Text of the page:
Fifty individuals from the Latino community participated in workshops, and twelve worked on creating Cuando Cierras Your Eyes. Five hundred audience members attended two sold-out shows, and 70 percent of them were new to CPT and to theater. Teatro Publico de Cleveland continues to meet regularly and work for the growth of the ensemble. Bobgan’s vision of the project is for actors and performers to take on leadership roles so that they lead and guide their own work. By all indications, he won’t have to wait long, as other directors are already calling him and asking, “Can you connect me to some of the actors in Teatro Publico?”

Bobgan is quick to say, however, that numbers tell only part of the story. “There are so many measures of success when you look at this project,” he says. “On the one hand, we can count numbers, and that is definitely meaningful — not because of the money in the door, but because we know we’re reaching a lot of people. But I think there is something palpable in the room when people are sharing their own stories. I don’t know how to capture that… the deep human experience.”

The positive human experience is a powerful measure of success, say all participants. Lopez says that participating in workshops was like “opening up Pandora’s box,” enabling her to share things she thought she would never express publicly. Despite her tendency to avoid the limelight, being in the show has been life-changing. “It changed my personality,” she says. “It’s a very big freedom for me and takes me out of my normal element. Now that I’m part of the ensemble, I really feel like this is part of who I am now.” Fellow participant Liz Gonzalez says that before she joined the ensemble, she was “so closed in.” During the project, she says, “I felt I was really alive. I never thought in a million years that I would do something like this.”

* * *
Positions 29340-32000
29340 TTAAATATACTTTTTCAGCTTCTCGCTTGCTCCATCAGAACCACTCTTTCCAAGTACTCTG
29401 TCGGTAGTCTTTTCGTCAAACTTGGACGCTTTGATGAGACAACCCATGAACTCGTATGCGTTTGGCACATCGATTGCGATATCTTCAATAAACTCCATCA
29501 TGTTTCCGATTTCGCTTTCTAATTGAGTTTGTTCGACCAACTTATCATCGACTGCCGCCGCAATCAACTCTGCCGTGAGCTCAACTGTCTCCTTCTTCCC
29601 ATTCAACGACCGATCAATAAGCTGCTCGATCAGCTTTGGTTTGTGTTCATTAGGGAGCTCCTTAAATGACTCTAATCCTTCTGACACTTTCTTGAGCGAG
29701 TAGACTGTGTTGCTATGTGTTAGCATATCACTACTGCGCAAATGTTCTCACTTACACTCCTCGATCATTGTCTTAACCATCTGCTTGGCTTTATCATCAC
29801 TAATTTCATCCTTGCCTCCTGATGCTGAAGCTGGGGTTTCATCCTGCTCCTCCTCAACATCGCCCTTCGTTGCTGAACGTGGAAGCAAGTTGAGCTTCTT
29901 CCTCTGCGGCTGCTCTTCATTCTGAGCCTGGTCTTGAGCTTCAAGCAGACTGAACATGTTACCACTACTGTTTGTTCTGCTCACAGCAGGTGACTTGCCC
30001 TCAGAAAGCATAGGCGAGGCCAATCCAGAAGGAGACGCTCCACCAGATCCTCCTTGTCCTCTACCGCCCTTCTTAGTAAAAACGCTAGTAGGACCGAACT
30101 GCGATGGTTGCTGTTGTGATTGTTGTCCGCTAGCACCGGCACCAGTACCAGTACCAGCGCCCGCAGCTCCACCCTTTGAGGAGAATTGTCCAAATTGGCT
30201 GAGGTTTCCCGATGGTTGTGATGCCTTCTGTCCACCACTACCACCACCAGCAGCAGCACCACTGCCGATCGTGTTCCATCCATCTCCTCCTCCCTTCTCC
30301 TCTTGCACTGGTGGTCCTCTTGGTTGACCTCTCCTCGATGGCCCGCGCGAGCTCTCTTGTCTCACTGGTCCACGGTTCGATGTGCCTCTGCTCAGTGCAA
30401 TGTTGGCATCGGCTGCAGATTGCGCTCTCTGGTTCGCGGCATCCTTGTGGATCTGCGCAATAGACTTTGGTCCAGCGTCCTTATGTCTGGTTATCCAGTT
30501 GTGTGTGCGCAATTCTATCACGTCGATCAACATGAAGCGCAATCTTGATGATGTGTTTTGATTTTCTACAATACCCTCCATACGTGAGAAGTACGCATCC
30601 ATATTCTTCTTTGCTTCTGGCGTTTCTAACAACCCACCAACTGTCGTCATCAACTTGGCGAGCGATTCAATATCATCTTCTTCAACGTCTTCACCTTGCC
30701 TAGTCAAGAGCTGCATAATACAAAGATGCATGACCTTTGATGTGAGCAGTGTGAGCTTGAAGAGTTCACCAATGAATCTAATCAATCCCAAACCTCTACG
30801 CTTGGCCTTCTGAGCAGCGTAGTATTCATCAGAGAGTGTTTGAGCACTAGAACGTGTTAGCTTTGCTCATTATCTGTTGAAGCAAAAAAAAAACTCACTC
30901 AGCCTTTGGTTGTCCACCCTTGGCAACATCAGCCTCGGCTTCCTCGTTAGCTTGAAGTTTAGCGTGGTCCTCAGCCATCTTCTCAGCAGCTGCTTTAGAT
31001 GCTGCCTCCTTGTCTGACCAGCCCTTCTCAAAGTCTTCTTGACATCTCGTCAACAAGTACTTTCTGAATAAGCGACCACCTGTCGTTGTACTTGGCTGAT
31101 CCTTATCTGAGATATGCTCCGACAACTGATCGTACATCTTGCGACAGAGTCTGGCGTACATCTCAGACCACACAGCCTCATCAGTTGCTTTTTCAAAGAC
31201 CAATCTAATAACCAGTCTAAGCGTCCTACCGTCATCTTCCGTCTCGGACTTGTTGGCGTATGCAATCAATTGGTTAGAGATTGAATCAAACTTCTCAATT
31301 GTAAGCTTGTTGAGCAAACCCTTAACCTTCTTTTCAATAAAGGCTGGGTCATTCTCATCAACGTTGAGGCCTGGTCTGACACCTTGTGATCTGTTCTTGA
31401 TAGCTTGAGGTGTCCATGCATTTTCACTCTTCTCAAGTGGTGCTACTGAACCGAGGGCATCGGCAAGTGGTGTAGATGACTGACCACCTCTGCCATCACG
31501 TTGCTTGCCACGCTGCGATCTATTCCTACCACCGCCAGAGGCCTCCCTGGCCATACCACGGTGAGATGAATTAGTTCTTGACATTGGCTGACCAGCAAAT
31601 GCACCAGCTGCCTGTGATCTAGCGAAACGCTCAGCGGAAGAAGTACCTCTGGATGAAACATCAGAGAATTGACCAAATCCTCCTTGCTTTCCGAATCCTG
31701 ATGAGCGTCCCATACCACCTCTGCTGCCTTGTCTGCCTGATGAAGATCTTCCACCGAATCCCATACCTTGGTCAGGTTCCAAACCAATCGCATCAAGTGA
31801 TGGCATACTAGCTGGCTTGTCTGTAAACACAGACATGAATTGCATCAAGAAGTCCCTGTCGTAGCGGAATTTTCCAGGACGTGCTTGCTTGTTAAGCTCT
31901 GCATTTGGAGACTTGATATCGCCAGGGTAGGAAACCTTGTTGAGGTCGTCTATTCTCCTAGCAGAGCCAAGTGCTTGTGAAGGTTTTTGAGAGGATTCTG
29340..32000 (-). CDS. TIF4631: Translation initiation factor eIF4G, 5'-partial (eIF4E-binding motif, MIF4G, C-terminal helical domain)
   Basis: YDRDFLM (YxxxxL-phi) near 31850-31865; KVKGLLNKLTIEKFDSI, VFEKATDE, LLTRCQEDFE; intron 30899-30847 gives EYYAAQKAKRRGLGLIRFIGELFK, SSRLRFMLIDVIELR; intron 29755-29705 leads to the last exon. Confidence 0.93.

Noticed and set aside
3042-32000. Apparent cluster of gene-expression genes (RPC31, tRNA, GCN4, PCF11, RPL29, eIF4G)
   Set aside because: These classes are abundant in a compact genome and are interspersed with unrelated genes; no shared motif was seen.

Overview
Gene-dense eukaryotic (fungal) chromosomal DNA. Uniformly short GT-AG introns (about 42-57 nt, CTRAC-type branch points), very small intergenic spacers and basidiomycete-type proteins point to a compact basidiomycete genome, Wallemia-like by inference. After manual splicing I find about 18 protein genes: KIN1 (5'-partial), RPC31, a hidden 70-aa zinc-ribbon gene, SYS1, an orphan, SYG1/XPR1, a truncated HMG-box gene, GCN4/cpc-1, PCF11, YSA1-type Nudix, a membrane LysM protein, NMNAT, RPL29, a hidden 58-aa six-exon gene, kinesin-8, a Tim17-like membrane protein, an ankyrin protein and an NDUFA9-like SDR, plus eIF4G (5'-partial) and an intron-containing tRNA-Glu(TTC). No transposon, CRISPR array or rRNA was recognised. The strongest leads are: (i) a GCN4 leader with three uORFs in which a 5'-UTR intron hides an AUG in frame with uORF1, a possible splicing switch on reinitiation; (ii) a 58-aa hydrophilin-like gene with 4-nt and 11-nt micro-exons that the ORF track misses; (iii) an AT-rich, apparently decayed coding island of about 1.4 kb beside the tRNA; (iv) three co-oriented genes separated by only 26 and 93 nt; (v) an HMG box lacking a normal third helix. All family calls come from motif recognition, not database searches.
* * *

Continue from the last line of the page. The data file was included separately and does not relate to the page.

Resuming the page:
This kind of transformative experience was not limited to the actors. Hargate says the project changed her role in the organization. “It’s not enough to have one success and then ride on our laurels. We have to keep the project going authentically. I have a whole new family that I feel connected to.” She chuckles when she describes a time when one of the participants appeared at a workshop with his entire family, including “a very, very pregnant wife and seven-year-old daughter.” Wondering how she would handle the situation, Hargate realized that what they were doing was “deeper than artists coming in and learning lines to do a play — that there were deep connections happening inside the community. “There was something that stirred in my heart,” she says, “that just needed deeper investment. What I gained was friends and a family.”